The proposed terminal at Roberts Bank would be roughly 5.5 km offshore.

Deltaport expansion coming to open house meetings

Massive project off Roberts Bank aims to increase container capacity

Port Metro Vancouver is inviting the public to look at plans for a second Deltaport terminal 5.5 kilometers off the shore of Roberts Bank in Delta to meet its projected container capacity for 2030.

“It’s another update on something we’ve been talking about a long time,” says Robin Silvester, Port of Metro Vancouver’s president and CEO. “It fundamentally comes down to our long-term forecast of container traffic requirements and demands of container capacity.”

Silvester referred to the public meetings as phase two of a very broad public consultation program, about a year after first floating the idea to the public.

The project update includes a design concept and potential ways to mitigate environmental impact to an area widely considered one of Western Canada’s largest wetlands and migratory bird habitats.

That issue concerns Delta South MLA Vicki Huntington, who last week said she was disappointed the newly designated Fraser River Delta Ramsar Site does not include Roberts Bank.

“Well, the reason they [the federal government] didn’t include Roberts Bank in the Ramsar site is obviously they knew full well that they were moving forward on the next phase of Terminal two construction,” says Huntington.

A year ago the province proposed 8,700 hectares of Roberts Bank as a protected Wildlife Management Area, but not any of the land between the two causeways, including Tsawwassen First Nation land and water lots.

Huntington says that was a political decision.

“The Port has a lot of influence and say on whether or not there will or won’t be a Wildlife Management Area,” says Huntington, describing the area as a bubble zone immune to environmental protections.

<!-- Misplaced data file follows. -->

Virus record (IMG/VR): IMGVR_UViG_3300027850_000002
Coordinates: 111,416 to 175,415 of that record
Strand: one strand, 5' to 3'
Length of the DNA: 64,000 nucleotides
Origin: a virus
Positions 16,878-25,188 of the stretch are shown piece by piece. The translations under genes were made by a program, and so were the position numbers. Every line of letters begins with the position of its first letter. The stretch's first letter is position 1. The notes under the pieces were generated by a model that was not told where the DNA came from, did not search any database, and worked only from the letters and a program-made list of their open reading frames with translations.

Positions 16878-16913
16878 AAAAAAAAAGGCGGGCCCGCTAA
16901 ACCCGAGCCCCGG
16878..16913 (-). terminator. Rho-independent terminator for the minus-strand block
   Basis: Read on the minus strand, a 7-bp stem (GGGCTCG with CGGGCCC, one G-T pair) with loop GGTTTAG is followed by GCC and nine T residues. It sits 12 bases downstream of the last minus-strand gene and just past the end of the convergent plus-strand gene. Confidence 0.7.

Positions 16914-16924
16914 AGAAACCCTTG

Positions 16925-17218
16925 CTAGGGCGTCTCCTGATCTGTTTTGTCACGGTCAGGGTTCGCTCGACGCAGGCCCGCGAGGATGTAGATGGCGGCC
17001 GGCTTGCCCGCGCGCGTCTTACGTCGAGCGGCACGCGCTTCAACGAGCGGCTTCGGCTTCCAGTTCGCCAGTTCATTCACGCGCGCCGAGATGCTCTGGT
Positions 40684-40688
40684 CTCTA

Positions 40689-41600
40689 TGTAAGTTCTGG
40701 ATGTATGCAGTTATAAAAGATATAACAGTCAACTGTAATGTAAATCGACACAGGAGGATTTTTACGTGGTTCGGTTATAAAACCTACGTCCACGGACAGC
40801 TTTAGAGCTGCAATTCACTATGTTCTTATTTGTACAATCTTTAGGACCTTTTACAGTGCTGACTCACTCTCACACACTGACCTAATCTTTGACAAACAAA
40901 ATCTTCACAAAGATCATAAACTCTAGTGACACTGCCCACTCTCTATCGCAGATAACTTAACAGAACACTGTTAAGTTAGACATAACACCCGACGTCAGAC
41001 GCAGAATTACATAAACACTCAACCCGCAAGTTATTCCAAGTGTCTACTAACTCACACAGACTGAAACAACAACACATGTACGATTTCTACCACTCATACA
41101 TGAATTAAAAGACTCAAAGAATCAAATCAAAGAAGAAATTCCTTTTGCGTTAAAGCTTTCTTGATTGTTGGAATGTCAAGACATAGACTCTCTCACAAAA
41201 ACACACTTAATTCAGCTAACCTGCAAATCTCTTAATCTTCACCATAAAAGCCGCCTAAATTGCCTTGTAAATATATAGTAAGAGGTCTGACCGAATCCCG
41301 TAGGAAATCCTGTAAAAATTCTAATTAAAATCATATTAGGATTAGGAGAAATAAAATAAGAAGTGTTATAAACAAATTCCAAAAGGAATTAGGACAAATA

But Robin Silvester says a full environmental assessment will take place long before a single shovel hits the ground.

“I think, very understandably, people will want to know how we’re going to mitigate the environmental impact of building another container terminal,” says Silvester. “We’ve already done a lot of work on that. We already have a very good track record of successfully mitigating environmental changes in that area.”

Port Metro Vancouver moved 2.5 million TEUs (20-foot equivalent unit containers) in 2011 through its terminals in Vancouver and Delta. The expansion site would see Deltaport move nearly that many TEUs by 2030 just on its own.

“As the population grows, as the economy grows, the need for container trade grows to underpin all of our quality of life,” says Silvester.

The construction of the new terminal is estimated to create direct, indirect and induced employment worth 4,500 jobs over the six year project, worth $1.14 billion in wages, and add $1.63 billion to the Canadian economy.

After completion, Port Metro Vancouver estimates Deltaport will directly employ 9,200 people worth $440 million in annual wages, and general a total economic output of $3.1 billion.

Silvester says the creation of the South Fraser Perimeter Road and recent announcement of a replacement for the George Massey Tunnel will ease congestion associated with the increased container traffic.

Several stakeholder meetings and open houses will soon take place between Oct. 23 and Nov. 8 across several cities. The first open house is at Hilton Vancouver Airport in Richmond Oct. 25 from 6-9 p.m., followed by one in Delta on Oct. 27 at the Town and Country Inn from 10 a.m. to 1 p.m.

An open house in Surrey happens at the Northview Golf and Country Club Nov. 1 from 6-9 p.m. A second open house in Delta will be at the Coast Tsawwassen Inn Nov. 6 from 6-9 p.m. The last open house will be in Langley at the Newlands Golf and Country Club from 6-9 p.m.

To register as a stakeholder, email container.improvement@portmetrovancouver.com or call 604-665-9337.

[This story has been updated to correct a name spelling error.]

Surrey North Delta Leader

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